Sometimes video games take too long to make. We're looking at you, Kingdom Hearts. So studios will green light spin off games in order to keep fans happy. So in the aforementioned case you get a ton of lore-heavy games that convolute the story line while developers can learn how to utilize the new engines for the intended consoles. It can be a welcome addition, but it is also a delicate thing for developers, as new lore has to be considered.

6 Worth The Risk?

via: mashable.com

Loot boxes have gotten a bad rap recently with the question of if using them can be considered gambling. In theory, it's a good idea because using in-game money to gain perks is nothing hard. The trouble comes when it becomes blatantly obvious that studios have included this simply to make a few extra bucks. It's a hot debate, and one that makes many fans irate. Whichever side of the argument you're on, it's an interesting question, and one that doesn't have an easy answer.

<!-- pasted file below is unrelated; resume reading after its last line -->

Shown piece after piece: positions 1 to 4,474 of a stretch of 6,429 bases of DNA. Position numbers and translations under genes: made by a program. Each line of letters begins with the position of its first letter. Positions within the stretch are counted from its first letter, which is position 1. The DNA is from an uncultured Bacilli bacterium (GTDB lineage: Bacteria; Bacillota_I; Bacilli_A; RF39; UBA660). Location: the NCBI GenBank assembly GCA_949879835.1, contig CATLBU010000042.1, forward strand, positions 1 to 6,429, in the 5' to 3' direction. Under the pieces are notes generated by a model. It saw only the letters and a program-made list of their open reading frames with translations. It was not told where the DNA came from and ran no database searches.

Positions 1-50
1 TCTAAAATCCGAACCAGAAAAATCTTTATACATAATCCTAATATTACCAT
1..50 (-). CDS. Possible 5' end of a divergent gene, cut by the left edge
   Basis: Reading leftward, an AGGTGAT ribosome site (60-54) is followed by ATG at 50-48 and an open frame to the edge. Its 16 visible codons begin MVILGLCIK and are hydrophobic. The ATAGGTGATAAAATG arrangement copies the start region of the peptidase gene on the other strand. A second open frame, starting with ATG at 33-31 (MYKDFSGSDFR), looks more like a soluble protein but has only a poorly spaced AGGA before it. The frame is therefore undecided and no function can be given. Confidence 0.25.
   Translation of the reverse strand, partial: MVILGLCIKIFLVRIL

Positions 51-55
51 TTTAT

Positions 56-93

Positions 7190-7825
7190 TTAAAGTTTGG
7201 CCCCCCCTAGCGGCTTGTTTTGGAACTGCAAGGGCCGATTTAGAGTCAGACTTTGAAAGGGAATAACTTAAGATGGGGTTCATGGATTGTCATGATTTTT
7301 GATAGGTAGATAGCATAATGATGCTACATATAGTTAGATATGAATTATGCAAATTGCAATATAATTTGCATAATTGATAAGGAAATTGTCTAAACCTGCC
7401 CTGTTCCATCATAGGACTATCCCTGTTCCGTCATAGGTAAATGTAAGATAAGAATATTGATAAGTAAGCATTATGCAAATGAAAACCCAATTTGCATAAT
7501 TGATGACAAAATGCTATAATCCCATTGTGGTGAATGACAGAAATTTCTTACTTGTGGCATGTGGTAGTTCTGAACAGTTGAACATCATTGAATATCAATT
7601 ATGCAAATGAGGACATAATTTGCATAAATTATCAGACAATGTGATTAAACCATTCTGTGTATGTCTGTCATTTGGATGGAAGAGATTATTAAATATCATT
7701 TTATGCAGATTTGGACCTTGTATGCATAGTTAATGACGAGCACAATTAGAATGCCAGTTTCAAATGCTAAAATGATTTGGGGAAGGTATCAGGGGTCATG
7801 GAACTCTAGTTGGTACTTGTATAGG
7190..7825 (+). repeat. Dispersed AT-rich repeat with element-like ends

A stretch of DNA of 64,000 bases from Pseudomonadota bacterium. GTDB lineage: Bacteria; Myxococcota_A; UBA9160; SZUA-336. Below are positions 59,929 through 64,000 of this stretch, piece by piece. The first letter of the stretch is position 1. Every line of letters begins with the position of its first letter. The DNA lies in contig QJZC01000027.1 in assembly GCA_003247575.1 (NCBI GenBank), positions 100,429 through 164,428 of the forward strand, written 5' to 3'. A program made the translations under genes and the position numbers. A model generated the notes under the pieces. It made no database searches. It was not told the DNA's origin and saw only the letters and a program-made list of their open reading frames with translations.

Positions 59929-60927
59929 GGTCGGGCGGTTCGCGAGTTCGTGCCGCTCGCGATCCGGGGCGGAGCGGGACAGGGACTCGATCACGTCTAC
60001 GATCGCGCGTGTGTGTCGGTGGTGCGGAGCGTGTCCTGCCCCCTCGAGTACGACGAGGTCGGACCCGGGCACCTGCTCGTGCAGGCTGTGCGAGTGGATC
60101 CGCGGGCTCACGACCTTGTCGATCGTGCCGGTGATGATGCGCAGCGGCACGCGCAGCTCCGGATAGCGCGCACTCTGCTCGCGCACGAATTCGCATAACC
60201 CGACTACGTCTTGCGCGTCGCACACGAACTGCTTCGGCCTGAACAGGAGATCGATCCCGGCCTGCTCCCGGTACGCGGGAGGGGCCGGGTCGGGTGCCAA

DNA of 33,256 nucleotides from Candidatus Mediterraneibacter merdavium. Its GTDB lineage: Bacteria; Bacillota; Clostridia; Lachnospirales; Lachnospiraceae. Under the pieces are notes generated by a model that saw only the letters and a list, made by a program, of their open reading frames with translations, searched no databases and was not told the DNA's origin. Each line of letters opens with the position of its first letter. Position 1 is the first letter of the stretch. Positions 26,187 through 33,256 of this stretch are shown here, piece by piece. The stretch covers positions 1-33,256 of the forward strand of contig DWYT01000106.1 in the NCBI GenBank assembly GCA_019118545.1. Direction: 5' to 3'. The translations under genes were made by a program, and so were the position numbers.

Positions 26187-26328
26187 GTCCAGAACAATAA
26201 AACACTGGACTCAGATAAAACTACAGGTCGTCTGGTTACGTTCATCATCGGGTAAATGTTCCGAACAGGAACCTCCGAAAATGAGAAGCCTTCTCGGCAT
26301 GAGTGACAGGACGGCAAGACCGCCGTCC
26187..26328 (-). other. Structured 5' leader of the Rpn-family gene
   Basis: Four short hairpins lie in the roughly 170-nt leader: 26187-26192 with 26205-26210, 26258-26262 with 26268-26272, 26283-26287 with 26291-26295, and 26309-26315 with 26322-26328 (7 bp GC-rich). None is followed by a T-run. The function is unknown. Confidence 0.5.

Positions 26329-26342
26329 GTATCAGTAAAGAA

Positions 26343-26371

5 Betond Motion Capture

via: pinterest.com

This is a motion-capture shot from Beyond: Two Souls. Like many other motion-capture shots and footage of the process, it gives a bit of an insight into the kind of work it takes to bring something like this from a script to a scene. It's pretty crazy to see the kind of thing that has to happen to make these games! The final product certainly doesn't look anything like this; that's for sure. Really cool.

4 Making A Plan

via: youtube.com